Yesterday, in a 2-1 decision, the Third Circuit Court of Appeals became the second appellate court to issue a ruling that President Obama’s recess appointments to the National Labor Relations Board (the “Board”) were constitutionally invalid because they did not occur during an “intersession recess” of the United States Senate. The case comes a few months after the D.C Circuit’s ruling in Noel Canning, which similarly held that the recess appointments were invalid. The Third Circuit and D.C. Circuit decisions, taken together, call into question the validity of a considerable number of decisions and rules that the Board has issued over the past few years.
The case before the Third Circuit arose from a petition by the Service Employees International Union (“SEIU”) for certification as the bargaining representative of a unit of licensed practical nurses (“LPN”) employed by New Vista Nursing & Rehabilitation. New Vista challenged the Union’s certification on the grounds that the LPN’s were supervisors and not eligible to organize under the National Labor Relations Act. The Regional Director and the Board rejected New Vista’s argument, held the LPN’s were not supervisors and ordered an election to be held. The Union received a majority of votes, but New Vista refused to bargain with the Union in order to challenge the Board’s conclusion. As a result, the Union filed an unfair labor practice and a motion for summary judgment, which the Board granted. The Board’s order granting summary judgment was issued by a three member panel that included Member Craig Becker, who was appointed by President Obama via the Recess Appointments clause of Article II of the U.S. Constitution.
New Vista argued that the Board’s three member panel was improperly constituted and without power to issue the order because of Member Becker’s appointment to the Board while the Senate was not actually in “recess.” The U.S. Constitution grants the President power to fill vacancies without Senate confirmation during “the Recess of the Senate.” The Third Circuit considered three possible definitions of the term “the Recess of the Senate:” (1) intersession breaks; (2) intersession and intrasession breaks that last at least ten days; and (3) any time in which the Senate is not open for business and is unavailable to provide its advice and consent. In its decision, the Third Circuit concluded that the first definition was the correct interpretation, holding that “the Recess of the Senate” only refers to an intersession break. For that reason it concluded that Craig Becker’s appointment was invalid because it occurred in March 2010 during an intrasession break. Accordingly, the Third Circuit overturned the Board’s ruling against New Vista because the Board’s order had not been issues by a properly constituted, valid three-person panel.
This decision is significant because it casts further doubt on all of the decisions and rules that the Board has issued over the past three years. As we have previously discussed, the Board under President Obama has been among the most activist in the agency’s history. It has issued decisions and rules – many of which pertain to non-unionized companies – that touch on many aspects of the workplace, including for example, social media policies, confidentiality agreements, at-will employment, internal investigations, class action waivers, ambush election rules and notice posting requirements. But, in light of the Noel Canning decision and yesterday’s decision by the Third Circuit, employers have a strong argument that these decisions and rules were issued by an invalid Board and are thus without any legal effect. Yesterday’s decision bolsters this argument because, unlike the Noel Canning decision, the Third Circuit’s focused on Member Becker, who was appointed in 2010 and is no longer on the Board. This means that the breadth of Board decisions and rules that are invalid extends back to Becker’s appointment, which occurred in March 2010 when Chairperson Wilma Liebman’s term expired.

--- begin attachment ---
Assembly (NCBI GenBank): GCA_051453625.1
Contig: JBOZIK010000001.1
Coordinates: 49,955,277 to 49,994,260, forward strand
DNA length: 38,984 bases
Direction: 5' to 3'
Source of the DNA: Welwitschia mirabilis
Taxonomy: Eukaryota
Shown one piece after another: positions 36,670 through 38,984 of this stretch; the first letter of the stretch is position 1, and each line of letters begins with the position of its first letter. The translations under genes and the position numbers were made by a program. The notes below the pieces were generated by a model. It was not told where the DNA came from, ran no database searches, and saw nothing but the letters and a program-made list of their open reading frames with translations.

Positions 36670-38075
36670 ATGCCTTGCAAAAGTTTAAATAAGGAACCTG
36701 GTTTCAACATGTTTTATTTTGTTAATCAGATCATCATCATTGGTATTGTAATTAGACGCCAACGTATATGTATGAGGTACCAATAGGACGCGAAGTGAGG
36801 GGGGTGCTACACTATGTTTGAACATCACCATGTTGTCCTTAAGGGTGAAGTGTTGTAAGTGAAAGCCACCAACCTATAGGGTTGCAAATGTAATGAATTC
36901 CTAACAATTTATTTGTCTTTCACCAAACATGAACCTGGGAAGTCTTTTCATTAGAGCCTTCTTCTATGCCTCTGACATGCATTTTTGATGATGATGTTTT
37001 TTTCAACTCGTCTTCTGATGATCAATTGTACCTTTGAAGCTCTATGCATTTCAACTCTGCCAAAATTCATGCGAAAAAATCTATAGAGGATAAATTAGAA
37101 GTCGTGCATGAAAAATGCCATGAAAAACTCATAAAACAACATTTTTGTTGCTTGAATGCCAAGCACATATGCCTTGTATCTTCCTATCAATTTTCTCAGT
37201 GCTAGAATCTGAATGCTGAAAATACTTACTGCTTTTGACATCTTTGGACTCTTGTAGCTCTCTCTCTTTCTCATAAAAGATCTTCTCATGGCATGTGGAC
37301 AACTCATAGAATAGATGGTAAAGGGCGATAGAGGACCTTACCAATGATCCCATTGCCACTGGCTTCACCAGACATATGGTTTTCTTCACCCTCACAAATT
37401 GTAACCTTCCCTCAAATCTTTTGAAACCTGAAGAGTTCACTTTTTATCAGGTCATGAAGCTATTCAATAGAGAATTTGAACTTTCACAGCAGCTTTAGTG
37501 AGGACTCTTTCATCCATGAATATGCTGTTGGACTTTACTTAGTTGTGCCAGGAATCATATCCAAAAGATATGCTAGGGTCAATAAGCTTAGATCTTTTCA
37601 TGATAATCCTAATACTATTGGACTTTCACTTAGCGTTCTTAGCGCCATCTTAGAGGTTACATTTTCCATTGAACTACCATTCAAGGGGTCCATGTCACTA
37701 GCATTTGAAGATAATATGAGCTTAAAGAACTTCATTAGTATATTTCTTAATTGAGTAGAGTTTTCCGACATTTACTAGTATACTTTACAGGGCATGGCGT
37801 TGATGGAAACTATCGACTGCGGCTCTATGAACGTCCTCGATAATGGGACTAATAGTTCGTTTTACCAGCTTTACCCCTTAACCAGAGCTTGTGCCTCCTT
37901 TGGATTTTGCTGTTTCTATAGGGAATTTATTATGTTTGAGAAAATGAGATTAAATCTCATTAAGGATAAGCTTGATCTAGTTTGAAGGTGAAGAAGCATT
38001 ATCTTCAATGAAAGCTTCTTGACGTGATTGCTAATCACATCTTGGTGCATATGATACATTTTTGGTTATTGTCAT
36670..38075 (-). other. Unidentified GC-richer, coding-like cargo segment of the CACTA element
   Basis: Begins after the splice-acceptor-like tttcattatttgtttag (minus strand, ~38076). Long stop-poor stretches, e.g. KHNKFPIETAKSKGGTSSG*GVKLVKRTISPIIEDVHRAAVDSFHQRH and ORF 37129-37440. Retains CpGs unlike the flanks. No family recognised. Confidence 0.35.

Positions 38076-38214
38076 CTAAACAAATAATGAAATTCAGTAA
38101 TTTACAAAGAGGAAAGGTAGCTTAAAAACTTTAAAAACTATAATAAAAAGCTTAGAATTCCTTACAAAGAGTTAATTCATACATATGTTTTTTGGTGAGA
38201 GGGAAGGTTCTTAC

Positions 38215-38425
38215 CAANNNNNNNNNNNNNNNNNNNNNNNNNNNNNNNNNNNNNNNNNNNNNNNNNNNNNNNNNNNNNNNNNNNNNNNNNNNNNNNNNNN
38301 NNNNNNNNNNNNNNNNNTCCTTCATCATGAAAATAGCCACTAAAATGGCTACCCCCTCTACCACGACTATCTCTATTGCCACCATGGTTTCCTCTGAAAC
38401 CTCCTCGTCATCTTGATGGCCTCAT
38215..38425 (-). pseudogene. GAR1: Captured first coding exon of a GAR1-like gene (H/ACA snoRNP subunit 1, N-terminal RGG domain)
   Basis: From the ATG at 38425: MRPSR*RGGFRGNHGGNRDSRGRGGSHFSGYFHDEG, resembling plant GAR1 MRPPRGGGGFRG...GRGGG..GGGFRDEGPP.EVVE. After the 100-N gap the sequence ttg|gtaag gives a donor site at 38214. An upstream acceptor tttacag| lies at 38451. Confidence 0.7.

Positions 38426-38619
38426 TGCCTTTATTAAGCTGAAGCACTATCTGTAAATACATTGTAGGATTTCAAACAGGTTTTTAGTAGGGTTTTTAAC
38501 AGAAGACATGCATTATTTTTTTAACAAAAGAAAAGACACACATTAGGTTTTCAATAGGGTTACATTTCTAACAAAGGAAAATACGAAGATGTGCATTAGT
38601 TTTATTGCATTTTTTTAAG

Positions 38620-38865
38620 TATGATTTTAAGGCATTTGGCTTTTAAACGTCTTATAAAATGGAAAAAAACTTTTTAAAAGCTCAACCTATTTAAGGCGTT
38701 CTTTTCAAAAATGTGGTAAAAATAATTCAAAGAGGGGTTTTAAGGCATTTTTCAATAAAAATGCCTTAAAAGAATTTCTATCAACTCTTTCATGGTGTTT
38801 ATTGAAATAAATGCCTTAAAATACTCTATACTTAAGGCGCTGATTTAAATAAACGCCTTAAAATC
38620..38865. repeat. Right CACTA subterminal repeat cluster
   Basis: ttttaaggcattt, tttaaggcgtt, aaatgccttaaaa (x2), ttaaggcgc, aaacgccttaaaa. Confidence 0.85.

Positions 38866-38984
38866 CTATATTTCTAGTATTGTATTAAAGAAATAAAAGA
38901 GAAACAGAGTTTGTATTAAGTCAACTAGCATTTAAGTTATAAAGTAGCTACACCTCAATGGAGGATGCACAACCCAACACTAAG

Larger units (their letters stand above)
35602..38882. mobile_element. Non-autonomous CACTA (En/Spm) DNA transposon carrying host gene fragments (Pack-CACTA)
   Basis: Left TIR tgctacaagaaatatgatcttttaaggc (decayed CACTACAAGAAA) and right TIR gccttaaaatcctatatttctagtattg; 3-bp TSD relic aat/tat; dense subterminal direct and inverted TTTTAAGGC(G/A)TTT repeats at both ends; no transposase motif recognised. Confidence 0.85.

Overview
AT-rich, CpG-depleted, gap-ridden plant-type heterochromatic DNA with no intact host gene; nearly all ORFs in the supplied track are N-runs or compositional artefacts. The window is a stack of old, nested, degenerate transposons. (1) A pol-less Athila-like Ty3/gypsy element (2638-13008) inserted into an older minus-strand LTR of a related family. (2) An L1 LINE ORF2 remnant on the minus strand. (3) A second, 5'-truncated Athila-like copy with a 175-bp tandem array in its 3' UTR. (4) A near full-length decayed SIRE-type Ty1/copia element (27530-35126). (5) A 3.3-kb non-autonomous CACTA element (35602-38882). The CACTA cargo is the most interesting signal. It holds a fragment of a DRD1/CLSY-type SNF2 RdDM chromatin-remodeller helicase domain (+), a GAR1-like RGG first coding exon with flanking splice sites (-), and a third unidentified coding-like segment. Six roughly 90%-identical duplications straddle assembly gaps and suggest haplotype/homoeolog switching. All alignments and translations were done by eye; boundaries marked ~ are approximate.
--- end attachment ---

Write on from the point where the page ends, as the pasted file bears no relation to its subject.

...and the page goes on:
Last month the Board petitioned for certiorari seeking review of the Noel Canning decision by the Supreme Court. The Supreme Court will have the final say on the issue, but in the meantime, President Obama’s recess appointments to the Board are also being challenged in cases brought before the Second, Fourth, Fifth, Seventh, Ninth and Eleventh Circuits. This blog will provide an update when decisions in those circuits are issued.
- In defending any unfair labor practice charge that relies on any of the NLRB Decisions after March 2010, Employers should contest any assertion that they are valid authority under with the investigation Region can rely and should cite to both Noel Canning and New Vista Nursing decisions.
- Employers who have received any adverse ruling from the Board since March 2010 now have additional grounds to have the ruling vacated and should consider filing such an appeal in the D.C. Circuit or Third Circuit.